When she signed her first recording deal at the age of 16, and was sent off to grow up a little, the one thing Kate Bush wanted to study was dance. That’s why so many of her early appearances on camera are fully theatrical occasions, with songs being acted out thoroughly, movements choreographed to key beats and musical motifs in a meticulous fashion.
Over the years her videos have relaxed in one sense, bringing in established actors to tell the story of the song rather than react to the music, but she’s still working on innovative ways to illustrate her music visually.
It would not be too far-fetched to hope for a Pixar-animated Kate Bush video one day, would it? Actually, thinking about it, maybe Aardman Animations first…
“Sat In Your Lap”
The best example of her early ‘interpretive dance’ years, in which every dot and comma of her lyric is represented by a new costume, a specific dance move, or a new lighting effect. People say that Lady Gaga is good at videos, but did she ever rollerskate around a church hall wearing white professorial robes and a dunce cap? She did not.
“Running Up That Hill”
More dancing, only this time it’s more abstract, as Kate enacts a metaphorical gender-role swap struggle with Michael Hervieu in a plush loft-style dance studio, complete with enormous velux windows and no overhead lighting. They’re both deliberately wearing genderless Japanese hakamamas to emphasis male and female physical similarities, althought the hair and makeup do tend to give the game away. Kate stated that she wanted the video to use dance in a less frivolous and silly way than other pop acts do, so that’s what she did.
A perfect union of song and film, in that the film brings out the story of the song, but the song is where the heart of the film lies. Donald Sutherland is a scientist with a controversial rainmaking machine, his child (played by Kate) watches him being taken away by the government, and gets it going in his absence. Doesn’t sound like much: is astonishingly moving.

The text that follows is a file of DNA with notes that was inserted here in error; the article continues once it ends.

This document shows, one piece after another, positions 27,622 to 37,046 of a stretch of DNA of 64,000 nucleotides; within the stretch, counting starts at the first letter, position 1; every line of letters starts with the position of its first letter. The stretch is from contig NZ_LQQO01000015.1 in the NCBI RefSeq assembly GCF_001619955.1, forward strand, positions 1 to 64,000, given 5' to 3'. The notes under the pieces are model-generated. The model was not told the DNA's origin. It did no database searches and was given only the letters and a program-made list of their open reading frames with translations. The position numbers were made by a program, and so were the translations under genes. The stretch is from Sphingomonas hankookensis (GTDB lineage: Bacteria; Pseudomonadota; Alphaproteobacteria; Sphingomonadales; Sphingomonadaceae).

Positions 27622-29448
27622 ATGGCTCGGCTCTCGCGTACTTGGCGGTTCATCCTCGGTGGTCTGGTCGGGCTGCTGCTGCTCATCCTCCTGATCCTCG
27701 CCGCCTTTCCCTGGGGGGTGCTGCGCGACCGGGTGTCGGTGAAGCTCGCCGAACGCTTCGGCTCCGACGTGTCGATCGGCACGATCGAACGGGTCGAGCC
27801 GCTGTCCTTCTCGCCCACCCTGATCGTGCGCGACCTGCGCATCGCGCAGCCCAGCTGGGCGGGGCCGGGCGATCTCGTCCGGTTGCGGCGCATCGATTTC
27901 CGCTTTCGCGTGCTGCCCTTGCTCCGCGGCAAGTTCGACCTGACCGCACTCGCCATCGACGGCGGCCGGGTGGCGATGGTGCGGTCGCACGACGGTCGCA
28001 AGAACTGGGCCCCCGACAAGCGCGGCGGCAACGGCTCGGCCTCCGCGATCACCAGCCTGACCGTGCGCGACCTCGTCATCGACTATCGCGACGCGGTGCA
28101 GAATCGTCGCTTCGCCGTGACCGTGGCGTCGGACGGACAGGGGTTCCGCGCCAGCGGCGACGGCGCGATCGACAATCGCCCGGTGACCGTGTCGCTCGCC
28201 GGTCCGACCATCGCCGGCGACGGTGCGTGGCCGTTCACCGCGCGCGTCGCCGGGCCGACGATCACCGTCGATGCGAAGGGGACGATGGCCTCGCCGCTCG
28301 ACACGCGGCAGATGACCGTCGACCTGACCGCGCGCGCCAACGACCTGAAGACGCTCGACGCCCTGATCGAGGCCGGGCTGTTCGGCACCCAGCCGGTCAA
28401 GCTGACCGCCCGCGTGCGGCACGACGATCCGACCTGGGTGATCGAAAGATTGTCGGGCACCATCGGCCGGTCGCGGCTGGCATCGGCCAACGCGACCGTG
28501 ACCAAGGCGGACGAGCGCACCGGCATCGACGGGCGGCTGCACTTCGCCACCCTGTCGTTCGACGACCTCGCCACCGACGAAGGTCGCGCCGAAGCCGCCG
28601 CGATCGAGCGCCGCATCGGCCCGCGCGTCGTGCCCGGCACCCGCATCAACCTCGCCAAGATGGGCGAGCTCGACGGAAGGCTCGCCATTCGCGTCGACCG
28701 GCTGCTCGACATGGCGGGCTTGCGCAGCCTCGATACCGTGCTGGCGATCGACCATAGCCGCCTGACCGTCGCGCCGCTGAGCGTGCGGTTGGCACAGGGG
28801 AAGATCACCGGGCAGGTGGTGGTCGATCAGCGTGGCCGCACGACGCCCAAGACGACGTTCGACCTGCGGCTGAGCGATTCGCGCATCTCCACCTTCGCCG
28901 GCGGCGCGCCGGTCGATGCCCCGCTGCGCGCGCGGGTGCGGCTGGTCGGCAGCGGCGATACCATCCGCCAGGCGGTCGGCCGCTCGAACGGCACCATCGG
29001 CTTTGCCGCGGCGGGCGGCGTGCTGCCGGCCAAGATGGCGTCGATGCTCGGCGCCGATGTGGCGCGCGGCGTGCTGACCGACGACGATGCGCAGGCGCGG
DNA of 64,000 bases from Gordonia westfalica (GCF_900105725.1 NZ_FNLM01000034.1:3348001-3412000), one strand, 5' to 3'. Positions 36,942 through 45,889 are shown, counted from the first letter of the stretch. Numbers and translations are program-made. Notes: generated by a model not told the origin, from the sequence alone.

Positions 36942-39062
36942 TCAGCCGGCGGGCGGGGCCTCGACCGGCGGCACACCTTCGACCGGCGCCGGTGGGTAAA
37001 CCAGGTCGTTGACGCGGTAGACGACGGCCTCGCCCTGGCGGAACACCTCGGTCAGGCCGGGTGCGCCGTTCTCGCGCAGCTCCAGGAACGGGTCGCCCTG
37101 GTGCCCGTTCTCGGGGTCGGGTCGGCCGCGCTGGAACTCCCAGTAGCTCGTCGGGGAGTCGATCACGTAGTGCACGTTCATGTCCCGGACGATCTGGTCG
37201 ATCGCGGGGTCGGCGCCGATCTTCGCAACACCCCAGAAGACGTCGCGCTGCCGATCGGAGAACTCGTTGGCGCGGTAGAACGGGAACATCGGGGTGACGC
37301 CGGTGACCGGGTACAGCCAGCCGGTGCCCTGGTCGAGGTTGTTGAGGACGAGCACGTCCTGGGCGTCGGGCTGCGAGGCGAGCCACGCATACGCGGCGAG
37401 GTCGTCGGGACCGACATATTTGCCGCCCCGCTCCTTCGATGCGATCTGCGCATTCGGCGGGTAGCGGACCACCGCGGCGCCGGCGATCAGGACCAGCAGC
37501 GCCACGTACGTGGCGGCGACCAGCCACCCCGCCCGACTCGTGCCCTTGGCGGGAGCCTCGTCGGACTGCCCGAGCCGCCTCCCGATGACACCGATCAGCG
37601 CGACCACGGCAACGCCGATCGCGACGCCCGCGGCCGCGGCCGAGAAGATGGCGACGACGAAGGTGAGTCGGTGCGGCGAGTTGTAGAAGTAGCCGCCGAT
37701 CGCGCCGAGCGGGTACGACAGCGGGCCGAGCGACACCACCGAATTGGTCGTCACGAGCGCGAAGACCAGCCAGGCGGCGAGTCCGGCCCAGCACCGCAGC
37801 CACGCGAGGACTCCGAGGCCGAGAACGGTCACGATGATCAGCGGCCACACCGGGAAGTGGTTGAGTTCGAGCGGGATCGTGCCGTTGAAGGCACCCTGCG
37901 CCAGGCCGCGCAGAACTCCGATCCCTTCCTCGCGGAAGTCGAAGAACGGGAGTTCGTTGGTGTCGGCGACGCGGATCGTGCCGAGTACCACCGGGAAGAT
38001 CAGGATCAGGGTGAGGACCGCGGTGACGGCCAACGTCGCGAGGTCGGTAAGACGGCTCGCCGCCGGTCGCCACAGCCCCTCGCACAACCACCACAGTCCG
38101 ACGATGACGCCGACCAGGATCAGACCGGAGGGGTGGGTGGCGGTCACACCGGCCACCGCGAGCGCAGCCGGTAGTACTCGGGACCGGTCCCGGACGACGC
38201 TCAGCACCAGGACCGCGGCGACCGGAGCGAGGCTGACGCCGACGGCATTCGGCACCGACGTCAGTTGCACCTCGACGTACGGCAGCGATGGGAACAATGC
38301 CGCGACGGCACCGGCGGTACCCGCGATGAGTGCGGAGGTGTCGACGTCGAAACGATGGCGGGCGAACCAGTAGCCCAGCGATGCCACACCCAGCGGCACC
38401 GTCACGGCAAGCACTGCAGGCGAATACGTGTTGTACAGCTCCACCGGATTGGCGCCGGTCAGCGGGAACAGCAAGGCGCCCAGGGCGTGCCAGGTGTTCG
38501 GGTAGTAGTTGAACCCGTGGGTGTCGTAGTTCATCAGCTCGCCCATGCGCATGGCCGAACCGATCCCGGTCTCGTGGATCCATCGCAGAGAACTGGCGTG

“This Woman’s Work”
There’s a strange chemistry between Kate Bush and comedians that serves to emphasise the serious – or in this case downright tragic – themes in her songs, especially when they’re comic actors of the calibre of Tim McInnerny. Tim’s principal contribution to this video is to simply vibrate with extreme emotion – sadness, anger, desperation, relief – while wracked with worry as his wife is undergoing emergency surgery. It’s not funny in any sense.
In a way this bravura performance from Robbie Coltrane brings together all of the elements that make a good Kate Bush video great. You’ve got your seasoned thespian directly depicting a song in which a human struggles for creative expression and humanity against a bleak backdrop of modern administrative boredom. Robbie yearns for his computer to speak to him, it does (through an oddly toothless mouth). after which it’s like Poltergeist for Twitter users, with unfortunate consequences for Noel Fielding from The Mighty Boosh.
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